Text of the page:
Inactivated vaccines stimulate immunity in a slightly different way to the live vaccines and have been found to be better at reducing viral shedding in animals which have previously been infected and are carrying the virus (latently infected animals) (7).

In a dairy herd with a high bulk milk antibody level, which suggests that a high proportion of the milking cows are already infected, use of an inactivated vaccine can better help to reduce the amount of virus these cows shed when under stress. This reduces the risk to any uninfected animals, or heifers entering the herd.

The combination of a live and inactivated vaccine stimulates the immune response in different ways, resulting in a more complete immune response which provides 12-months protection from a single booster dose given annually.

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Maiden heifers have for many years been vaccinated for lepto in mid-February and mid-March. If Spirovac is used this could be pulled back to receiving their first and second injections in the winter when all the cows and pregnant heifers are being vaccinated.

So now is the time to plan to reduce the workload in the busy spring and introduce some labour-saving solutions to make life easier and more effective for both man and beast.

Consider a Rispoval Yearly IBR Programme that is designed and proven to be effective and convenient when used in December. Spirovac is a yearly lepto vaccine that has no seasonal restrictions and the booster can be given within 12 months at any time of year and not just during the busy spring period.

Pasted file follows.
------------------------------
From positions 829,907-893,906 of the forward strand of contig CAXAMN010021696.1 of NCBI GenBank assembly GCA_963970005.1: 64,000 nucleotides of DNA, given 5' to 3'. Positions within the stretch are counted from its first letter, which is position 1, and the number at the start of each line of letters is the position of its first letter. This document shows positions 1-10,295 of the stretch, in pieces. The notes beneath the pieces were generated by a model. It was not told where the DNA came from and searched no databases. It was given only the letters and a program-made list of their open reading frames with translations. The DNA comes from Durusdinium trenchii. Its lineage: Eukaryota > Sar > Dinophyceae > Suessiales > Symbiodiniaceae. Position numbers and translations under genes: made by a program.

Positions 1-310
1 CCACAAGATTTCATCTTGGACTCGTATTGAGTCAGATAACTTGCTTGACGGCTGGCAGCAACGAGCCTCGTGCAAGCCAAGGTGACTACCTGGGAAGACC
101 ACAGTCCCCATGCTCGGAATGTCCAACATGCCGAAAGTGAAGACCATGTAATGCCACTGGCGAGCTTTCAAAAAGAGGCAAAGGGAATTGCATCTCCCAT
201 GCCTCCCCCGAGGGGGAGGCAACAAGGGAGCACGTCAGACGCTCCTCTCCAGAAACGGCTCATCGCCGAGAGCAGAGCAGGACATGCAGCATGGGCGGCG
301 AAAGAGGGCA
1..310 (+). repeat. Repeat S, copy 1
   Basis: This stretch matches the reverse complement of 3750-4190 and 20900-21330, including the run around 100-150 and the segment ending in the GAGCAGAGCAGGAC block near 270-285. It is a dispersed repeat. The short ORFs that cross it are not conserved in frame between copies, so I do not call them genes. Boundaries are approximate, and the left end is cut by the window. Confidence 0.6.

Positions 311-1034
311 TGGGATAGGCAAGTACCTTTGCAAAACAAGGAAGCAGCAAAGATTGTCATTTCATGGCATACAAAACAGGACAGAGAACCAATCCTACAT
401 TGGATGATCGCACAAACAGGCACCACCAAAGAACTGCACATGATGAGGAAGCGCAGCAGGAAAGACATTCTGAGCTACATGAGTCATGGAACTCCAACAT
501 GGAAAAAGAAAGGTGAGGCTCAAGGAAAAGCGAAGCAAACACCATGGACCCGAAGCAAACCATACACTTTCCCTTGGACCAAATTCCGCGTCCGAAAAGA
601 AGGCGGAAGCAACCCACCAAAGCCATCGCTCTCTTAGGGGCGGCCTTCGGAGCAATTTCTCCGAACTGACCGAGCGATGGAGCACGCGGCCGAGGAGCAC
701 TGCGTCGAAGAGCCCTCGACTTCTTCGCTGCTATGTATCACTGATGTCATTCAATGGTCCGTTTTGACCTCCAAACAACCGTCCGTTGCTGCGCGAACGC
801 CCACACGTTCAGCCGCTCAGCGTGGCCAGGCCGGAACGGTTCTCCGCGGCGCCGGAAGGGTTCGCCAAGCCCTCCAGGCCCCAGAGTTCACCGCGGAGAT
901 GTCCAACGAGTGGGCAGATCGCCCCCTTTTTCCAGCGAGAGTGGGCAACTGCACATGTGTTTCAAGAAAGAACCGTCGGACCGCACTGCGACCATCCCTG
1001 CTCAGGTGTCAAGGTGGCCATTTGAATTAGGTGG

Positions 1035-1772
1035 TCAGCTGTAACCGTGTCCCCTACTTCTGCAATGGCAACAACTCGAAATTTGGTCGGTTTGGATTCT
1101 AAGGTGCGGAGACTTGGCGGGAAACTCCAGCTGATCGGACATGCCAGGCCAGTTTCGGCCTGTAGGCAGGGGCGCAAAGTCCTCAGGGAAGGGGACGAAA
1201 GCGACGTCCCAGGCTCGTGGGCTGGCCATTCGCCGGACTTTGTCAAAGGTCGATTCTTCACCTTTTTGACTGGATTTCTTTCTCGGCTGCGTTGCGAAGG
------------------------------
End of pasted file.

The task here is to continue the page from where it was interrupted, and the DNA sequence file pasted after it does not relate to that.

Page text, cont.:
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Product and company details

Rispoval® IBR Marker Live contains bovine herpes virus type 1 (BHV-1), strain Difivac (gE-negative), modified live (attenuated) virus. Legal Status: POM(E).

Rispoval® IBR Marker Inactivated contains bovine herpes virus type 1 (BoHV-1), strain Difivac (gE-negative) Legal Status: POM(E).

Spirovac® contains Inactivated Leptospira borgpetersenii serovar Hardjo. Legal status: LM.

For further information please contact Zoetis, 2nd Floor, Building 10, Cherrywood Business Park, Loughlinstown, Co. Dublin on: 01-2569800; or at:

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  1. Ryan E (2017) Herd health challenges in springtime. Veterinary Ireland Journal Volume 7 Number 3 p123.
  2. Corbett R (2013) Preserve and protect transition cow immunity. Dairy Cattle Reproduction Council Newsletter July 1, 2013, vol 8 issue 3.
  3. Goff JP. Transition Cow Immune Function and Interaction with Metabolic Diseases, in Proceedings, Tri-State Dairy Nutrition Conference, April 22-23, 2008.
  4. Santos JEP, Bisinotto RS, Ribeiro ES, Lima FS, Greco LF, Staples CR and Thatcher WW (2010). Applying nutrition and physiology to improve reproduction in dairy cattle. Department of Animal Sciences, University of Florida, Gainesville, FL 32611.
  5. Walz PH, Montgomery T, Passler T, Riddell KP, Braden TD, Zhang Y, Gallik PK, Zuidhof S (2015). Comparison of reproductive performance of primiparous dairy cattle following revaccination with either modified live or killed multivalent viral vaccines in early lactation. Journal of Dairy Science 98:8753-8763.
  6. Bosch, J.C., M.J. Kaashoek, A.H. Kroese, J.T. van Oirschot (1996). An attenuated bovine herpes virus 1 marker vaccine induces better than two inactivated marker vaccines. Vet. Microbiol., 52: 223-234.
  7. Bosch J.C., Kaashoek M.J., van Oirschot J.T. (1997). Inactivated bovine herpesvirus 1 marker vaccines are more efficacious in reducing virus excretion after reactivation than a live marker vaccine. Vaccine 15:1512-1517.